Luc Thomas (ExoVibe): ‘The VibeNet platform is becoming an ecosystem of applications around ergonomics and safety’
One of Log!Ville’s partners is the Hasselt-based start-up ExoVibe. Originally, it focussed on an exoskeleton with artificial muscles but, after input from American ‘mentor’ The Alchemist Accelerator, the emphasis now lies on VibeNet, a cloud-based platform with various applications for improving ergonomics and safety in logistics (among other things). CEO Luc Thomas offers more information.
The start of ExoVibe dates back to a project in 2014. Gabriel Samlali took a heavy box to the attic and realised that this process would be impossible for an elderly person. He then began looking for a solution and encountered exoskeletons for the first time. He quickly found out that these were already being used in the medical sector, in industrial applications and the military but that they had all been designed for specific tasks, such as lifting, working crouched down, and so on. So, he came up with the idea of an exoskeleton that could be used much more broadly.
‘He developed his prototype together with William Thenaers, a fellow ICT-Electronics student at the PXL Hogeschool in Hasselt at the time. Gabriel focussed on the concept and William concentrated on the embedded systems. Along the way, they were offered an opportunity to continue their work at the Corda Campus but could not find any investors. At that time, I was working on the Campus with a start-up in the energy sector and, at the end of 2018, I decided to become their ‘business angel’. Jöry Pauwels, an osteopath who recognised the many opportunities in the project, then joined them as the second angel,’ explains Luc Thomas.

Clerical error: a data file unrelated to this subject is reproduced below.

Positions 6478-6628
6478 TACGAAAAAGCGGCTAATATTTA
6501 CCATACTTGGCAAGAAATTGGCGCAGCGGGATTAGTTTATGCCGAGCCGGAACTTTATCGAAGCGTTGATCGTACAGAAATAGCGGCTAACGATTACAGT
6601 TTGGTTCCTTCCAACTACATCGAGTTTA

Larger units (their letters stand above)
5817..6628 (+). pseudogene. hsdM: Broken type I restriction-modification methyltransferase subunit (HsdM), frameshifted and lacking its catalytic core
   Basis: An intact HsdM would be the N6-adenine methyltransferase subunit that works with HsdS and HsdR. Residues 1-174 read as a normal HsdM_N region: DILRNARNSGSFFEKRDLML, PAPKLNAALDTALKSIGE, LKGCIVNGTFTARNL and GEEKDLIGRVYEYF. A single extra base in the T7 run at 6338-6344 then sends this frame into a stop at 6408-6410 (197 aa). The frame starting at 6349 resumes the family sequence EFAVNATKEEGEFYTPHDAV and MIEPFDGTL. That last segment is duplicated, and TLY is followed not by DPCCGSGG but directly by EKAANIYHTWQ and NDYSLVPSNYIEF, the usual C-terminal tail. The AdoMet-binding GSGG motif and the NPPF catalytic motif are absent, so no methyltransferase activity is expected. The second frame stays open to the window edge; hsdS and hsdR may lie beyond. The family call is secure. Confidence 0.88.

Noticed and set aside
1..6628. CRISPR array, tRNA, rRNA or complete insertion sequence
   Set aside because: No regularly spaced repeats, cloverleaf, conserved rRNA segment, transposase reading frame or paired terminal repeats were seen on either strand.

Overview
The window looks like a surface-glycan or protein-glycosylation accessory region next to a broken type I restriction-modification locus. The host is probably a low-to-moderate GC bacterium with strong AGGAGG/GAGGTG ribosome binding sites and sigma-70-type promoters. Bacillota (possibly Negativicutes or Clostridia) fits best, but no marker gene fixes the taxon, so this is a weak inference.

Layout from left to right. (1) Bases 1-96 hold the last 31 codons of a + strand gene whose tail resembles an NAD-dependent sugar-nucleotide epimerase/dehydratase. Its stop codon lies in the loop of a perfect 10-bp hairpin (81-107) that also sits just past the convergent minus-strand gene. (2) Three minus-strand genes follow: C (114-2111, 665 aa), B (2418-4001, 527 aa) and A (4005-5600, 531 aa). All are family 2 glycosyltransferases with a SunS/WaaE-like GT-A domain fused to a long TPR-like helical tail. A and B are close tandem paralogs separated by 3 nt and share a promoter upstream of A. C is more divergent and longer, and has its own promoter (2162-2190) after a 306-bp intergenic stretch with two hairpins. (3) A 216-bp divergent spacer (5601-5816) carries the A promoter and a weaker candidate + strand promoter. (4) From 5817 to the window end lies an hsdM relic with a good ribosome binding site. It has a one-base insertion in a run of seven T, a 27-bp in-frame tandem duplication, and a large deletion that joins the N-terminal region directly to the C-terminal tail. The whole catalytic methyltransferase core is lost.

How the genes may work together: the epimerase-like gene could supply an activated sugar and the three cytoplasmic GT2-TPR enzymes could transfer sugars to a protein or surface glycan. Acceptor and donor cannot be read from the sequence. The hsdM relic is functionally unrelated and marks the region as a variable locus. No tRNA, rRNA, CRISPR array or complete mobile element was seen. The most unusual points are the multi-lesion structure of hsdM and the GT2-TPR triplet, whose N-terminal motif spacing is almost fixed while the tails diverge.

Along with a fifth partner, production adviser Yoeri Renders, ExoVibe was founded as a business in April 2019. The development focussed on three complementary products. The first was VibeOne, a soft pneumatically activated exoskeleton with ‘artificial muscles’ for which ExoVibe has a patent. The focus here was the energy and the control system, on the one hand, and the self-developed artificial muscles, on the other. The second was VibeSense, a set of wearable sensors which records movements accurately in order to register data about processes. Then there is VibeNet, a cloud-based digital platform for analysing this movement data and automating ergonomic risk assessments.
The latter was crucial for the development of the two other products because the classification of the movements was an essential element. ‘Together with people in logistics, we researched this classification and we were able to establish 380 micro-movements that could be separated from each other. Parallel to this, we worked on an updated pneumatic and more energy-efficient system for the artificial muscles,’ he adds.
The Alchemist Accelerator steps in
At the end of 2020, ExoVibe came into contact with ‘The Alchemist Accelerator’, an American network supported by venture capital that focuses on accelerating the development of start-ups worldwide, with the concept of ‘mentorship’ playing a great role. ‘They advised us that we were on the wrong path, with our three different developments, and that we were not focussed enough. They told us to concentrate on the cloud platform and only then to look at applications such as exoskeletons and artificial muscles. These were placed on hold as a result,’ explains Luc Thomas.